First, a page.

dotted line, then whine to the government to intervene on our > behalf when
we decide we don't want to follow the contract we agreed to... Your argument
here is based on property rights after the fact. I think in the real world
that's referred to as Buyers Remorse.
Please understand this is not all about people who bought property now
whinging and whining to wiggle out of restrictions they initially agreed to.
It's about the near-universal existence of default no-antenna provisions in
the first place, more about people trying to find a piece of property with
good schools for their kids and not an hour or two commute to and from work
every day, after being confronted with the same antenna prohibition in
property after property, restrictions often worded identically. It is hoped
that the Parity Act would demand a valid reason for antenna prohibitions and
restrictions, on a case-by-case basis, while pre-empting model,
one-size-fits-all rules, written by anonymous lawyers and distributed
nationwide by way of the real estate industry by people who likely never
gave antennas a second thought until they encountered the default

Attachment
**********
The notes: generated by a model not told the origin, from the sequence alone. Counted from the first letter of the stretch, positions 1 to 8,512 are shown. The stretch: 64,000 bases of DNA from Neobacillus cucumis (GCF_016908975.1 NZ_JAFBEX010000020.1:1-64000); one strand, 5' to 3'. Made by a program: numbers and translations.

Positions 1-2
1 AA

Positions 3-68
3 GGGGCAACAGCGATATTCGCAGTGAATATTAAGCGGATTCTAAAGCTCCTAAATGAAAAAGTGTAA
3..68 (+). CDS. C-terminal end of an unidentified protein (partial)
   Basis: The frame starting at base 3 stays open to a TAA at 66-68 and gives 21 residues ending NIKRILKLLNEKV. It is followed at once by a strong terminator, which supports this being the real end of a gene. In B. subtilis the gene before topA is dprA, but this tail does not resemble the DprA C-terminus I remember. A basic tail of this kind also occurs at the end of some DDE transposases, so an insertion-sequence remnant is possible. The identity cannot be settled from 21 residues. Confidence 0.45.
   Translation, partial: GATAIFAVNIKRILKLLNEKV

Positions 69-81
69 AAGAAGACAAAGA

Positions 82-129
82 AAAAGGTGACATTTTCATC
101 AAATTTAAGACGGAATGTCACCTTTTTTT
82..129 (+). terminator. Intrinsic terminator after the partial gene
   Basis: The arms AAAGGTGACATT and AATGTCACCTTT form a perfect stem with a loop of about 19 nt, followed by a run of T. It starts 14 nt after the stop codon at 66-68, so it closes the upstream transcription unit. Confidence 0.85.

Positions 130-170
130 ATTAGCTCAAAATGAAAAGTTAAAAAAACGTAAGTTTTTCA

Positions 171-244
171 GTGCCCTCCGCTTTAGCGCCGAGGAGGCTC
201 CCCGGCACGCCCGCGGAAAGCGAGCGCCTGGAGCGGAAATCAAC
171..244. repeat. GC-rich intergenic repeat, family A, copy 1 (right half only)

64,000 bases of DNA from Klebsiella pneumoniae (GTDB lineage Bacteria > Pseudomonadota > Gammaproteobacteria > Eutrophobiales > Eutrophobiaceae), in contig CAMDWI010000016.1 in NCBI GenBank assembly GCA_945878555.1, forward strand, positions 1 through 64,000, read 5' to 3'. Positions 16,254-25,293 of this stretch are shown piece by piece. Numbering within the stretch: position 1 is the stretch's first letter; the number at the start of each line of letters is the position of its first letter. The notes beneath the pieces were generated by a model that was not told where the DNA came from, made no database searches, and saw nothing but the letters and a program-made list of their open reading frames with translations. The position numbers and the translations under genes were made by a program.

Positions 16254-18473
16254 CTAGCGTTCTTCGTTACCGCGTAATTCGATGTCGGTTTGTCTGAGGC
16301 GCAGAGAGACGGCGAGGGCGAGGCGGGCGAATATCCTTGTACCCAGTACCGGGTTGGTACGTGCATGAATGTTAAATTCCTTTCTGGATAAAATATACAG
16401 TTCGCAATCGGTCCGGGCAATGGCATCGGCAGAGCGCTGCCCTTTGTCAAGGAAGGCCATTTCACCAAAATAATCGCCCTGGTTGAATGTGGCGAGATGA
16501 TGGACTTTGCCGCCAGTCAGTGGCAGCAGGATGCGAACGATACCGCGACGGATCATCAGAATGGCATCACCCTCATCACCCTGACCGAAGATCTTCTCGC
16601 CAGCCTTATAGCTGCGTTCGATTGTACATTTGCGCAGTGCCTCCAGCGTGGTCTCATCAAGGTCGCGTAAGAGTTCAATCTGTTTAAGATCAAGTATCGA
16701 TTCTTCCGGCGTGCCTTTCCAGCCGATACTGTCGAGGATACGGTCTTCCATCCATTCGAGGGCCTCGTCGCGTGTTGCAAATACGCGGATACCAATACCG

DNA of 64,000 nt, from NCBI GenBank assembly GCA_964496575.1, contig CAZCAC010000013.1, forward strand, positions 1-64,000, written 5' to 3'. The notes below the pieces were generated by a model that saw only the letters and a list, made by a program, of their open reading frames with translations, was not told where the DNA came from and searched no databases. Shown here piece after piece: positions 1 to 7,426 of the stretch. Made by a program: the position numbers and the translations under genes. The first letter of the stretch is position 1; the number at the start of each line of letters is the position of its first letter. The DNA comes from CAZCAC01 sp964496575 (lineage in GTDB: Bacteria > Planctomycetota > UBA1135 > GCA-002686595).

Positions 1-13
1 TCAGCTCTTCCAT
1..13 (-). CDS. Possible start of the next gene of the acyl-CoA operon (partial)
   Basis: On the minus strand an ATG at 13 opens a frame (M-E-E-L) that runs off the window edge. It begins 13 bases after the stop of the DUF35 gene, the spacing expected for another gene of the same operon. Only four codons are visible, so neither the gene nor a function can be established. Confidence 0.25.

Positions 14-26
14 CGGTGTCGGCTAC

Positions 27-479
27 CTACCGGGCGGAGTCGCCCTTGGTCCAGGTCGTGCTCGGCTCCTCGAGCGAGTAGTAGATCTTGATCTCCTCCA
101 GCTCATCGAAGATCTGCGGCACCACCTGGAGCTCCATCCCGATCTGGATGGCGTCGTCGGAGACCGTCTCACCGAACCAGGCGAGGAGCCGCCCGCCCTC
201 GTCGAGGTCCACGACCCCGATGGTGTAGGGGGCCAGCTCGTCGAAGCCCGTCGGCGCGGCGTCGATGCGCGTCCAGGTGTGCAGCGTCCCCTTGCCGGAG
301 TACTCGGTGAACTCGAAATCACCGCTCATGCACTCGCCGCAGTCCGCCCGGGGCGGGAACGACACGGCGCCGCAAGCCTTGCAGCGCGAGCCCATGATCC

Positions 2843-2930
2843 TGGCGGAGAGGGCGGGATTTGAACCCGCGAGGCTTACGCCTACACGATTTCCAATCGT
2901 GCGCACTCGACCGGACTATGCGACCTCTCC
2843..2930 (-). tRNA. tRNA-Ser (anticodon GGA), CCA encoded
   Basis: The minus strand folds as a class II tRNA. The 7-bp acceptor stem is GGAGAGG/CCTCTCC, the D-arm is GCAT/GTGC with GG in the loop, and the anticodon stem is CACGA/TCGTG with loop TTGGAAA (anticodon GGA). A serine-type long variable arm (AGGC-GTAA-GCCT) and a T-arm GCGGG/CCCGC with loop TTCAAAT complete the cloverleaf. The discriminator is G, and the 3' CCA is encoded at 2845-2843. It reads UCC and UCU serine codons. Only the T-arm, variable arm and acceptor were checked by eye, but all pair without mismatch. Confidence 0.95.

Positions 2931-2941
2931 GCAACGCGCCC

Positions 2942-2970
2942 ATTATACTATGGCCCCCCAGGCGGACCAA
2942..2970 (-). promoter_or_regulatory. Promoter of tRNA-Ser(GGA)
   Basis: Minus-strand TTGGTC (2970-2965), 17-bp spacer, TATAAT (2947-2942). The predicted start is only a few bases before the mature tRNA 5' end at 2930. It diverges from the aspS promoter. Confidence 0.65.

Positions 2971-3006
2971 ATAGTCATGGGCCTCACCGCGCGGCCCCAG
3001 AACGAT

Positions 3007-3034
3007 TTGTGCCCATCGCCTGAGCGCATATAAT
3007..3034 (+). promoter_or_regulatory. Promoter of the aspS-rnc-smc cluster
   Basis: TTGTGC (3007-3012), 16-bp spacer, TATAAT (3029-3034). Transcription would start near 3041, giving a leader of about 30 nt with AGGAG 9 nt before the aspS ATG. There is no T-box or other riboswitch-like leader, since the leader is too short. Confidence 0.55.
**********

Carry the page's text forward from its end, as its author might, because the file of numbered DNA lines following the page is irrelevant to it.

provisions embedded in the model. Here is the full text of the bill.
> These folks are the ones HOAs are built for, not those who want old junk
in their yard, towers around, or a firing range in their backyard. Hence the
'agreement' or contract.
Aha! Once again that same old broken-record, the bogus argument that
amateur radio antennas = gigantic dangerous unsightly towers and beams, junk
cars, untended lawns, loud motorcycles and overfilled garbage cans. HOAs
are built by and large for the real estate corporation that built the
subdivision development, or as in some localities, a city or county
government ordinance requires a HOA for each new development to relieve them
of the responsibility of enacting and enforcing zoning regulations. HOAs
formed before the fact, come with the residences as a package deal, along
with all the default prohibitions mindlessly copied verbatim from a standard
> Then again - your approach encourages suppression of rights by abdicating
them to the government in favor of some immediate gratification. Much more
Soviet-esque. We already have > the liberty you're claiming has been taken
so long as we don't foolishly sign it away. Or get the government involved.
I'd no more prefer to live under tyrannical rules privately imposed than
under tyrannical rules government imposed. At least we might vote out the
government people who imposed them. Furthermore, consider what HOAs
ultimately depend on to enforce sanctions against those who violate or
ignore their rules: GOVERNMENT POLICE POWER.
> My argument is about the personal freedom to choose... My argument is the
one for personal freedoms and personal rights.
A classic Orwellian example of 'Doublethink' as in '1984'. That's what the
Parity Act is ultimately about: personal freedoms, personal rights and the
personal freedom to choose.